When Your Computer's on the Fritz, Who You Gonna Call?
Technology manufacturers, vendors, and consultants aren't doing enough to help small businesses deal with their IT headaches, according to a new global survey.
In a survey of 1,800 small-business owners from around the world, just 25 percent said they seek help from IT hardware and software manufacturers, while 22 percent turn to IT consultants, according to a joint global technology study by Dell and the International Council for Small Business Global, a Washington-based research group. Overall, as many as half reported using few or no outside IT sources -- even as 66 percent described IT as "extremely important" to their business, the survey found.
The low percentages suggest small-business owners feel that these sources fail to effectively address their IT needs, researchers said.
Since small businesses rarely have a dedicated IT staff -- or the budget to hire consultants -- they tend to rely more heavily than larger companies on product manufacturers and vendors for help. Yet, most owners surveyed said these sources "often fail to provide adequate tech support and service" and are "not helpful in dealing with frequent server slowdowns and failures," according to the study.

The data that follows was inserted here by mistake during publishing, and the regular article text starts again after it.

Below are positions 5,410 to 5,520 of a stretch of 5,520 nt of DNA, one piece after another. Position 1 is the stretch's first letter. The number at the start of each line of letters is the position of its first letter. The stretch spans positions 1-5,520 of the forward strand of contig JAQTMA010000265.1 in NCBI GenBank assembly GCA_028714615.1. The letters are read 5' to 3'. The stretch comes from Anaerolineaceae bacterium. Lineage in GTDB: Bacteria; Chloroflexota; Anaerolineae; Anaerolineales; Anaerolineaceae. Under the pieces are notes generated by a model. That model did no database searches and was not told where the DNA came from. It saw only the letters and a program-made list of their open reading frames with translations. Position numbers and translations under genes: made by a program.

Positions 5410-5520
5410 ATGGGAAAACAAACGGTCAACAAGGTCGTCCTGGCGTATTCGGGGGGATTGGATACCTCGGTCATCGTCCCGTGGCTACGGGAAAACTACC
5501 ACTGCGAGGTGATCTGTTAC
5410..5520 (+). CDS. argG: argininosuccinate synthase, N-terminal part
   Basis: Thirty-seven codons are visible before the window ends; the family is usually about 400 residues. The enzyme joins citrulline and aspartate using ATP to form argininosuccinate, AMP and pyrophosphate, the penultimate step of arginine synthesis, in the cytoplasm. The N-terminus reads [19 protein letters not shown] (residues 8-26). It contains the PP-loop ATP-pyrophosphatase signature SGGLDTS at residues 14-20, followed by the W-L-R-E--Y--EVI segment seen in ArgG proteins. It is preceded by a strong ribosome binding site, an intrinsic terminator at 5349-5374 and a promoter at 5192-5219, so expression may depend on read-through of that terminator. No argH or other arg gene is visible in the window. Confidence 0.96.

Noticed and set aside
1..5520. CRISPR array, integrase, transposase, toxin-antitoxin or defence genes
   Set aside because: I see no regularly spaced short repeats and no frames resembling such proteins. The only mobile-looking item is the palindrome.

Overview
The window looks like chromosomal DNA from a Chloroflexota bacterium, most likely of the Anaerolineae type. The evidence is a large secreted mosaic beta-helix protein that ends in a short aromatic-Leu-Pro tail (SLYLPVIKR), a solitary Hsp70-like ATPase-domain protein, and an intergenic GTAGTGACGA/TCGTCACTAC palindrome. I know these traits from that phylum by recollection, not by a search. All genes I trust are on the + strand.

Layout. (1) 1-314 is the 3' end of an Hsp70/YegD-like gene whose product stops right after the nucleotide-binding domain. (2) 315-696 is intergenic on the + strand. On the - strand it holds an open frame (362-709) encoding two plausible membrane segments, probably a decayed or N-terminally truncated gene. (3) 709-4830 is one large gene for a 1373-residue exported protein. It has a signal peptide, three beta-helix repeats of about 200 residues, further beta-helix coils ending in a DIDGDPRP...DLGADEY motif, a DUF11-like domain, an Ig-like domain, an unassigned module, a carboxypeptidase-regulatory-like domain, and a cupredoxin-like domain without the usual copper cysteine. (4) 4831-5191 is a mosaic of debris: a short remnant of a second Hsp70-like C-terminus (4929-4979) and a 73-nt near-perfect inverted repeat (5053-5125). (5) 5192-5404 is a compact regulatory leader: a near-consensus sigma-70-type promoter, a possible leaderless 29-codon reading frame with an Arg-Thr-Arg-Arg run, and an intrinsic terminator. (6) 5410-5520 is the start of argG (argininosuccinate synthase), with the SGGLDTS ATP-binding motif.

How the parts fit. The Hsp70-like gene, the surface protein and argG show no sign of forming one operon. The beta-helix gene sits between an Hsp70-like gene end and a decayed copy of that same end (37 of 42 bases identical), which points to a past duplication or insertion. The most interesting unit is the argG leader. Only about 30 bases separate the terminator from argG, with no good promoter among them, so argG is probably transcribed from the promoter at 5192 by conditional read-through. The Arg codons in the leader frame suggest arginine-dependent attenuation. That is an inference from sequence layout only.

Among the most common IT problems cited by business owners were frequent server slowdowns and failures, difficulty keeping PCs optimized and maintained for security, and difficulties setting up new systems. They also struggled with trial-ware, sample software and free-ware applications that were preinstalled on new systems.
Researchers divided these concerns into three key areas: Installation, maintenance, and upgrades; data security; and problem-solving.
Difficulties installing and maintaining new applications can slow the pace of day-to-day operations, while upgrades often require investing in intellectual and financial resources that aren't always available.
At the same time, as small businesses invest in new systems and networks, they grow increasingly concerned with a lack IT safeguards for data security -- which, in turn, often requires more infrastructure investment.
Finally, researchers found that most small-business owners don't identify a single "solution leader" to solve an IT problem, such as a software manufacturer, vendor or consultant. Instead, they look to see what other small businesses within their industry are doing. While cheap and convenient, this method might not always prove to be helpful, researchers said.
They said IT businesses needed to make "concerted efforts" to fill in this role.